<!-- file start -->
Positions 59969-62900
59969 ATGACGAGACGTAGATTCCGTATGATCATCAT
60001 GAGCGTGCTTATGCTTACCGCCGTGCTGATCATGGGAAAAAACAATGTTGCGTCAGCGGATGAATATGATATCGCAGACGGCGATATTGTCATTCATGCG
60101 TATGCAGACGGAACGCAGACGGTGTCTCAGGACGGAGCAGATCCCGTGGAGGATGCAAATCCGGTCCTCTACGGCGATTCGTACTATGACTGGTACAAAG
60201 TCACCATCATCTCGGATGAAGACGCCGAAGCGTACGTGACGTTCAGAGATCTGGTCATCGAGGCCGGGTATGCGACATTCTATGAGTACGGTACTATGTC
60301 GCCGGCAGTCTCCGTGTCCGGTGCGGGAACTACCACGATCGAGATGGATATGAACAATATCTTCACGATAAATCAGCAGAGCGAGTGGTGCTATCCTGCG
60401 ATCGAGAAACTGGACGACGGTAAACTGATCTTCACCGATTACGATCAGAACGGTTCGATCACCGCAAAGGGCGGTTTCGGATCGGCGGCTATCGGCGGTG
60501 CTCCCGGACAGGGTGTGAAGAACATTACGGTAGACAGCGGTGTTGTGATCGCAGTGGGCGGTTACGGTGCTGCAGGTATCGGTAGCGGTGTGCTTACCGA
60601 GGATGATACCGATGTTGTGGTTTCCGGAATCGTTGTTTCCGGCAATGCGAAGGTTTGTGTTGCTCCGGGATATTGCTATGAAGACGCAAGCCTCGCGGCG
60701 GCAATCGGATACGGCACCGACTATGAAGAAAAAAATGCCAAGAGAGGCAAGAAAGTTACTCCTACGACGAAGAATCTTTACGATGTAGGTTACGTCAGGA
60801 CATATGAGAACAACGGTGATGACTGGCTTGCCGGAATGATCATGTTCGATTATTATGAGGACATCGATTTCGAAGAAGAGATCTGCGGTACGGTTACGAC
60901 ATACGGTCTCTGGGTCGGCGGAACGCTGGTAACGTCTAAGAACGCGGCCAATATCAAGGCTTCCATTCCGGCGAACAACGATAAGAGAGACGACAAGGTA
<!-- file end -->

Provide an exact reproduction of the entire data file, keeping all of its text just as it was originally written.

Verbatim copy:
Positions 59969-62900
59969 ATGACGAGACGTAGATTCCGTATGATCATCAT
60001 GAGCGTGCTTATGCTTACCGCCGTGCTGATCATGGGAAAAAACAATGTTGCGTCAGCGGATGAATATGATATCGCAGACGGCGATATTGTCATTCATGCG
60101 TATGCAGACGGAACGCAGACGGTGTCTCAGGACGGAGCAGATCCCGTGGAGGATGCAAATCCGGTCCTCTACGGCGATTCGTACTATGACTGGTACAAAG
60201 TCACCATCATCTCGGATGAAGACGCCGAAGCGTACGTGACGTTCAGAGATCTGGTCATCGAGGCCGGGTATGCGACATTCTATGAGTACGGTACTATGTC
60301 GCCGGCAGTCTCCGTGTCCGGTGCGGGAACTACCACGATCGAGATGGATATGAACAATATCTTCACGATAAATCAGCAGAGCGAGTGGTGCTATCCTGCG
60401 ATCGAGAAACTGGACGACGGTAAACTGATCTTCACCGATTACGATCAGAACGGTTCGATCACCGCAAAGGGCGGTTTCGGATCGGCGGCTATCGGCGGTG
60501 CTCCCGGACAGGGTGTGAAGAACATTACGGTAGACAGCGGTGTTGTGATCGCAGTGGGCGGTTACGGTGCTGCAGGTATCGGTAGCGGTGTGCTTACCGA
60601 GGATGATACCGATGTTGTGGTTTCCGGAATCGTTGTTTCCGGCAATGCGAAGGTTTGTGTTGCTCCGGGATATTGCTATGAAGACGCAAGCCTCGCGGCG
60701 GCAATCGGATACGGCACCGACTATGAAGAAAAAAATGCCAAGAGAGGCAAGAAAGTTACTCCTACGACGAAGAATCTTTACGATGTAGGTTACGTCAGGA
60801 CATATGAGAACAACGGTGATGACTGGCTTGCCGGAATGATCATGTTCGATTATTATGAGGACATCGATTTCGAAGAAGAGATCTGCGGTACGGTTACGAC
60901 ATACGGTCTCTGGGTCGGCGGAACGCTGGTAACGTCTAAGAACGCGGCCAATATCAAGGCTTCCATTCCGGCGAACAACGATAAGAGAGACGACAAGGTA